Saturday, January 10, 2015

How HDCP Works

Here is an example for you to have a brief understanding of how HDCP works.
If you have a HDTV and you want to watch a high definition DVD on it, then you connect the Blue-ray disc player to the TV with a HDMI cable. As a matter of fact, the moment you begin playing the HDCP-encrypted disc on your HDTV, the authentication process starts as well.
Here is the explanation of how HDCP works. Generally speaking, the transmitting device will send a ping to the receiving device, which is similar to the behavior of a submarine. If you want the signal to work all the time, then the receiving device has to return the ping the transmitting device within the limited period of time. Otherwise, the signal will stop and you have no opportunity to watch the high definition DVD any longer. Therefore, from the above-mentioned information, we can safely come to the conclusion that the key in such process lies in the return of the ping from the receiving device to the transmitting device.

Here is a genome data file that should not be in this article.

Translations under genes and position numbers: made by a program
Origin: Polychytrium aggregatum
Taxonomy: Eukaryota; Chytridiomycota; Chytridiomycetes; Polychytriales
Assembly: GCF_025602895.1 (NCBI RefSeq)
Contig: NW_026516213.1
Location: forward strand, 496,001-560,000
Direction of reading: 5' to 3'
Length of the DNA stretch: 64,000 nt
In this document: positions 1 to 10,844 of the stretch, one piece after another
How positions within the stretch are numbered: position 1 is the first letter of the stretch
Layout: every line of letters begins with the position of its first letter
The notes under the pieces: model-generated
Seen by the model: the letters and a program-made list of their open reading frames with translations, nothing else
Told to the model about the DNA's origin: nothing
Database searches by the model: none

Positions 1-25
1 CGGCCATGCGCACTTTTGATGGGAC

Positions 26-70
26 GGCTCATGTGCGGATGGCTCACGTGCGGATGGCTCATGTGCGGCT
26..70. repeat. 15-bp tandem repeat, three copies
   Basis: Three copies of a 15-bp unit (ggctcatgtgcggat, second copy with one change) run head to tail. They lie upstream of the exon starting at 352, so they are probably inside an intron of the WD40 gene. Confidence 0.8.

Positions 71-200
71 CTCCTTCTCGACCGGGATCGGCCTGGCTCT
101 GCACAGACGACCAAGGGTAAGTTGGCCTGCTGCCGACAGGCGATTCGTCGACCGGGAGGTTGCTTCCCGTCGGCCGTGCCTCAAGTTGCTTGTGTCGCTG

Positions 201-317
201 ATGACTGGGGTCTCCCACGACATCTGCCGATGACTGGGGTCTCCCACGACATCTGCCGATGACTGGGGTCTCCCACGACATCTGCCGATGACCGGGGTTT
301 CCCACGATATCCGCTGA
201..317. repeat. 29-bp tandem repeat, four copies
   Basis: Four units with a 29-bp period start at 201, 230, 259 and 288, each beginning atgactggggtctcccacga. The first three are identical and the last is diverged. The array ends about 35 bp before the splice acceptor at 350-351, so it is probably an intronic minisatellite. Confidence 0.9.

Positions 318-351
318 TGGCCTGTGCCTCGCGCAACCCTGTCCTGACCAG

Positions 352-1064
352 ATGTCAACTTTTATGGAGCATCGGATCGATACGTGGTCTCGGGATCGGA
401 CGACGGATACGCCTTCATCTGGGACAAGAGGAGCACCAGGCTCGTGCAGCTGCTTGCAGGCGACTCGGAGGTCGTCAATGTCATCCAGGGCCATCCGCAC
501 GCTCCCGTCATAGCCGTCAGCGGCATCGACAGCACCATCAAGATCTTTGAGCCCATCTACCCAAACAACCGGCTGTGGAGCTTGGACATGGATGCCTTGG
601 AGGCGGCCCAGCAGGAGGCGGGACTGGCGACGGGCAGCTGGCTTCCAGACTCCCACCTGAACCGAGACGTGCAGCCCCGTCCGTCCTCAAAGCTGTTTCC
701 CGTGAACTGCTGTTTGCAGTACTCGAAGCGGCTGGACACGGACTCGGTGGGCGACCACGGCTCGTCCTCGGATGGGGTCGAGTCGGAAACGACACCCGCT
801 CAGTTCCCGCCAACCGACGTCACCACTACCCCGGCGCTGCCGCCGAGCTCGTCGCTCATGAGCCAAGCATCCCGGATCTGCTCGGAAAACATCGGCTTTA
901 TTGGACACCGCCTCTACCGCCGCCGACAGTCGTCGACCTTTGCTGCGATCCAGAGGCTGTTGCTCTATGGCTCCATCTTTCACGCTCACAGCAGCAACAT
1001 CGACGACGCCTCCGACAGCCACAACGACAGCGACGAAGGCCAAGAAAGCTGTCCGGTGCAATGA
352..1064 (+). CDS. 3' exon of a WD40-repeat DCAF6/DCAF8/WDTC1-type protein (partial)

In this example, the transmitting device is the Blue-ray player and the receiving device is the HDTV. As a result, things may end up in two totally different ways. If our HDTV is compatible with HDCP, then we are free to enjoy the high definition DVD as much as possible. However, if it is not HDCP-compatible, then the signal will be stopped and the movie won’t be played at all. Thus, all we are likely to get is either an error message or a blank screen.

According to the above-mentioned example, we can safely draw the conclusion that the most important factor in this process is that your device must be HDCP-compatible. Only in this way can the HDCP-encrypted content be played on the screen.